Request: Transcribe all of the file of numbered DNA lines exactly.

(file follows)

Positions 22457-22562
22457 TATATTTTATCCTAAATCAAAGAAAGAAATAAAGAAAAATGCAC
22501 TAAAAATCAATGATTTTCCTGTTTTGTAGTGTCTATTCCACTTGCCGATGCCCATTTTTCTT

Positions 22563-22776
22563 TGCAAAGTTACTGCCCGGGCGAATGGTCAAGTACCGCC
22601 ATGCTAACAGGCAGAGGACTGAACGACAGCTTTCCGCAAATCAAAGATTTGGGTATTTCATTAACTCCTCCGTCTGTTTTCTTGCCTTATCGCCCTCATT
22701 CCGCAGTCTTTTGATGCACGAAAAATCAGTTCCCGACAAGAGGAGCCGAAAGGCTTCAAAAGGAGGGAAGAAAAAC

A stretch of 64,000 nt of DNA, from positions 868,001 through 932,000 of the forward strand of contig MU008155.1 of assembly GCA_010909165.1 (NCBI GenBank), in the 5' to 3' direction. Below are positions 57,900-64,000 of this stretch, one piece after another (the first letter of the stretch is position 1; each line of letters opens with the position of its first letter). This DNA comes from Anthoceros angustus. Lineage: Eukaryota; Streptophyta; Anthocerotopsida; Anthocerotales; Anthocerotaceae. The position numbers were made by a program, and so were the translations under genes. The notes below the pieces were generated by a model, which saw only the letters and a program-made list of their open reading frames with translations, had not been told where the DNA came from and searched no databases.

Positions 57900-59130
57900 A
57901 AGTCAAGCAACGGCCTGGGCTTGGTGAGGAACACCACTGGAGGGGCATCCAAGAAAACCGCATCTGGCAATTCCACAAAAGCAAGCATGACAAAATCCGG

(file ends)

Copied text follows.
Positions 22457-22562
22457 TATATTTTATCCTAAATCAAAGAAAGAAATAAAGAAAAATGCAC
22501 TAAAAATCAATGATTTTCCTGTTTTGTAGTGTCTATTCCACTTGCCGATGCCCATTTTTCTT

Positions 22563-22776
22563 TGCAAAGTTACTGCCCGGGCGAATGGTCAAGTACCGCC
22601 ATGCTAACAGGCAGAGGACTGAACGACAGCTTTCCGCAAATCAAAGATTTGGGTATTTCATTAACTCCTCCGTCTGTTTTCTTGCCTTATCGCCCTCATT
22701 CCGCAGTCTTTTGATGCACGAAAAATCAGTTCCCGACAAGAGGAGCCGAAAGGCTTCAAAAGGAGGGAAGAAAAAC

A stretch of 64,000 nt of DNA, from positions 868,001 through 932,000 of the forward strand of contig MU008155.1 of assembly GCA_010909165.1 (NCBI GenBank), in the 5' to 3' direction. Below are positions 57,900-64,000 of this stretch, one piece after another (the first letter of the stretch is position 1; each line of letters opens with the position of its first letter). This DNA comes from Anthoceros angustus. Lineage: Eukaryota; Streptophyta; Anthocerotopsida; Anthocerotales; Anthocerotaceae. The position numbers were made by a program, and so were the translations under genes. The notes below the pieces were generated by a model, which saw only the letters and a program-made list of their open reading frames with translations, had not been told where the DNA came from and searched no databases.

Positions 57900-59130
57900 A
57901 AGTCAAGCAACGGCCTGGGCTTGGTGAGGAACACCACTGGAGGGGCATCCAAGAAAACCGCATCTGGCAATTCCACAAAAGCAAGCATGACAAAATCCGG